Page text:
Ian Swanson: Brexit Bill is a powerful threat to Holyrood's rule

The SNP is not alone in trying to defend remit over food and drink, fisheries and farming, says Ian Swanson.

Tuesday, 15th May 2018, 11:03 am
Updated Tuesday, 15th May 2018, 3:25 pm
Michael Russell, the SNP's Brexit minister, has warned the 'power grab' row with Westminster affects areas such as farming, food and drink, and the environment

THE long-running row over Westminster’s “power grab” is set to reach a ­climax this afternoon when MSPs refuse to give ­Holyrood’s consent for the UK ­parliament’s Bill taking the country out of the ­European Union.

Normally, the Scottish Parliament’s agreement is expected before Westminster will legislate on ­matters within Holyrood’s remit. But it is a convention, not a statutory requirement. So when MSPs of all parties except the Tories vote together to ­withhold consent for the European Union (Withdrawal Bill) because they are unhappy about too many powers going from Europe to Westminster, it will not amount to a veto.

It does, however, threaten to ­provoke a constitutional crisis which will test the strength of devolution.

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The governments in London and Edinburgh failed to reach a deal over what should happen to some of the powers coming back from Brussels after Brexit. UK ministers insisted certain key policy areas must be dealt with at Westminster for the next seven years in order to establish common UK frameworks; the Scottish ­Government said all powers in areas of devolved responsibility should come to Holyrood or the devolution settlement would be undermined.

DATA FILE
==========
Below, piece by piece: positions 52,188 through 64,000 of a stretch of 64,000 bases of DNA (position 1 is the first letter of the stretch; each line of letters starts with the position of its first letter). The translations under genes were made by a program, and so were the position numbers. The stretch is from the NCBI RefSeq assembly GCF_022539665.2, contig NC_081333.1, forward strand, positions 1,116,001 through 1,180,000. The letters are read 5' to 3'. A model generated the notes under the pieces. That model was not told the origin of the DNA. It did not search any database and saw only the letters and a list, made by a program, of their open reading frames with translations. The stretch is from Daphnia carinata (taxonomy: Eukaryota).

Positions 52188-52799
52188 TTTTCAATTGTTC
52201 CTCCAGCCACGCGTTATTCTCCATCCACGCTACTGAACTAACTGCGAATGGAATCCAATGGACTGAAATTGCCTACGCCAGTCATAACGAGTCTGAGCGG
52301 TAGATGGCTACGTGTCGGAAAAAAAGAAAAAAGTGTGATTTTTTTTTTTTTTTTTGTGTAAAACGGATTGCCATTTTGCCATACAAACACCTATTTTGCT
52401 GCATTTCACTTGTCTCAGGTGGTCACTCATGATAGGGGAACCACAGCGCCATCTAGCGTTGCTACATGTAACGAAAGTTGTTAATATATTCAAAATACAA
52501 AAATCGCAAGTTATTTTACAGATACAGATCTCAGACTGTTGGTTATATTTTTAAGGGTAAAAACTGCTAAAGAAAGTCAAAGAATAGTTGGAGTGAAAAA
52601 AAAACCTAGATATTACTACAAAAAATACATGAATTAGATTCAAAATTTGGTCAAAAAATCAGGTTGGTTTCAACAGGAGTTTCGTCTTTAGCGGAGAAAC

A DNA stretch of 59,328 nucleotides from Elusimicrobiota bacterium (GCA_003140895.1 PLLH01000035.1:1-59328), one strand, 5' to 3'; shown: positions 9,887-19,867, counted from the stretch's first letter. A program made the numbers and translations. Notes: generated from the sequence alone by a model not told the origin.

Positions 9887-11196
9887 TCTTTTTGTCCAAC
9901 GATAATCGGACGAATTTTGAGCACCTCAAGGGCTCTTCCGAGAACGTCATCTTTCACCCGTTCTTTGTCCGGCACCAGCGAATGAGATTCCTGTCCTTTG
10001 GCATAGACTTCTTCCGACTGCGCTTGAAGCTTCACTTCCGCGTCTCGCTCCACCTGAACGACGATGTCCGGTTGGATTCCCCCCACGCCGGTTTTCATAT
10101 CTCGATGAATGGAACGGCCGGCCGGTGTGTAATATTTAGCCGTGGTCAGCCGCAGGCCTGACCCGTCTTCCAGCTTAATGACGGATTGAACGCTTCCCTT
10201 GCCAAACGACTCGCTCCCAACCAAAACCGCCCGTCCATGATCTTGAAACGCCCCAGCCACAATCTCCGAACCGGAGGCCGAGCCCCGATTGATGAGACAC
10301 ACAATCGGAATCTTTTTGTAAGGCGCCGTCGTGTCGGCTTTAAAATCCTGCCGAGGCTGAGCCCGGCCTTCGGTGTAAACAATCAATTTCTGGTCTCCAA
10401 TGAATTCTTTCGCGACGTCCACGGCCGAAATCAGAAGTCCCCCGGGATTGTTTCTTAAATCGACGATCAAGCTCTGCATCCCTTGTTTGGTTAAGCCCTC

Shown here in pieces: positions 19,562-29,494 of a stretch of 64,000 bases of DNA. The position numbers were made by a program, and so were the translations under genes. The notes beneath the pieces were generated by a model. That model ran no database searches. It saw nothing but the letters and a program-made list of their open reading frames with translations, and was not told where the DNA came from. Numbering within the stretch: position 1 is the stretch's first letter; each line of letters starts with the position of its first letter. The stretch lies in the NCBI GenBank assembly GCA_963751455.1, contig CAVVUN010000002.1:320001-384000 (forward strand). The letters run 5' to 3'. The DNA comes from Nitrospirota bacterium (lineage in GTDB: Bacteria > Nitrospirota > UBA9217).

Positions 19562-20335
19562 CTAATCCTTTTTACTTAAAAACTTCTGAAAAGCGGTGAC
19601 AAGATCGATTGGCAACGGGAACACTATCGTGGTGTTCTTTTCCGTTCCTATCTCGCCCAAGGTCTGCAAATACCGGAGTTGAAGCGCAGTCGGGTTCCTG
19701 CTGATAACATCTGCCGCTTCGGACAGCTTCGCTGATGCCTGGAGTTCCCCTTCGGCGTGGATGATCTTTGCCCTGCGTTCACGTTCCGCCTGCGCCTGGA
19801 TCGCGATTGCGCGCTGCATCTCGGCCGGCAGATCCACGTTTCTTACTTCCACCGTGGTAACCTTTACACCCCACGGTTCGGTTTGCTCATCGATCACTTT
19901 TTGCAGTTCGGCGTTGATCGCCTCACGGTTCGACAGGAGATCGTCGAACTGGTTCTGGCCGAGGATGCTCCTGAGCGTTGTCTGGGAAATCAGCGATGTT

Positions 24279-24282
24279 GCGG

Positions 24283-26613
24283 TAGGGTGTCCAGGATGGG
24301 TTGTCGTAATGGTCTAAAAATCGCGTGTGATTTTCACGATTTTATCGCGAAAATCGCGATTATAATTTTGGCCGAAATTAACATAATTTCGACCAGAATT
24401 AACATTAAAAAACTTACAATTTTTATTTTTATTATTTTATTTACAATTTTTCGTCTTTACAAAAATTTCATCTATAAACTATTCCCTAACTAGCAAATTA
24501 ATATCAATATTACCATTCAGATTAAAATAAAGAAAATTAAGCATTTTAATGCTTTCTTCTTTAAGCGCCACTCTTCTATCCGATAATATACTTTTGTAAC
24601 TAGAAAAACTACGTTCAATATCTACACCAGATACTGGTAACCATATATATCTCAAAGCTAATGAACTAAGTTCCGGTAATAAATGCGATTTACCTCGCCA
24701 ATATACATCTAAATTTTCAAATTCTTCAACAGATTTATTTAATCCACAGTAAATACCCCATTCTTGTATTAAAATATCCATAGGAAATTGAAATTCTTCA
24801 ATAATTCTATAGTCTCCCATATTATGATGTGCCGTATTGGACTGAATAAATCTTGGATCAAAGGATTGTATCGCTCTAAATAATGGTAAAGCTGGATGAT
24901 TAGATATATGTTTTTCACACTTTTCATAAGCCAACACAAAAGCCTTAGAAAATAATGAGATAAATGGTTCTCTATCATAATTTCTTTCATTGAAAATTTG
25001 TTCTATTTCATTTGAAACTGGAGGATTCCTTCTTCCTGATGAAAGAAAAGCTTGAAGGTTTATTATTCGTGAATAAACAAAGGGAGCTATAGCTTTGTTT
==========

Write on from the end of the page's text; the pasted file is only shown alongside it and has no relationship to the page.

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To emphasise that this really does matter, the SNP’s Brexit minister Michael Russell has pointed out the powers at stake are over farming, food and drink, fisheries and protecting the environment.

At the weekend, Labour former First Minister Henry McLeish claimed the Tories wanted to hoard powers in London to prevent Scotland obstructing a post-Brexit trade agreement with the US, which others have warned could include privatisation of the NHS and imports of chlorinated chicken.

Any constitutional crisis is likely to come as a surprise to voters in ­England, because the ins and outs of the protracted battle over the “Westminster power grab” have failed to penetrate beyond the border. A court case is looming over the related issue of the Continuity Bill, which the ­Scottish Parliament passed in March as an alternative to the UK’s Brexit legislation.

Provisional dates of July 24 and 25 have been set for a hearing. The Westminster government is asking the Supreme Court to strike down the Holyrood legislation.

Westminster would then take the unprecedented step of imposing its own Brexit legislation on Scotland against Holyrood’s will.

Critics accuse the SNP of seeking to engineer a crisis in order to boost the independence cause. But Labour and the Lib Dems, as well as the Greens, are on board with the Nationalists on this one.

Although a constitutional stand-off between Westminster and Holyrood could work to the advantage of Nicola Sturgeon and her colleagues, who would be seen as standing up for Scotland, the Brexit issue has not so far been a particularly fruitful one for the pro-independence camp – up to a third of the SNP’s own supporters are said to have backed Leave.

Whether the SNP can rally voters to the cause when the issue moves on to defending the rights of the Scottish Parliament remains to be seen.

But there should be no doubting the threat to devolution from the UK ­Government. The imposition of the Brexit Bill against the will of MSPs could be just the start.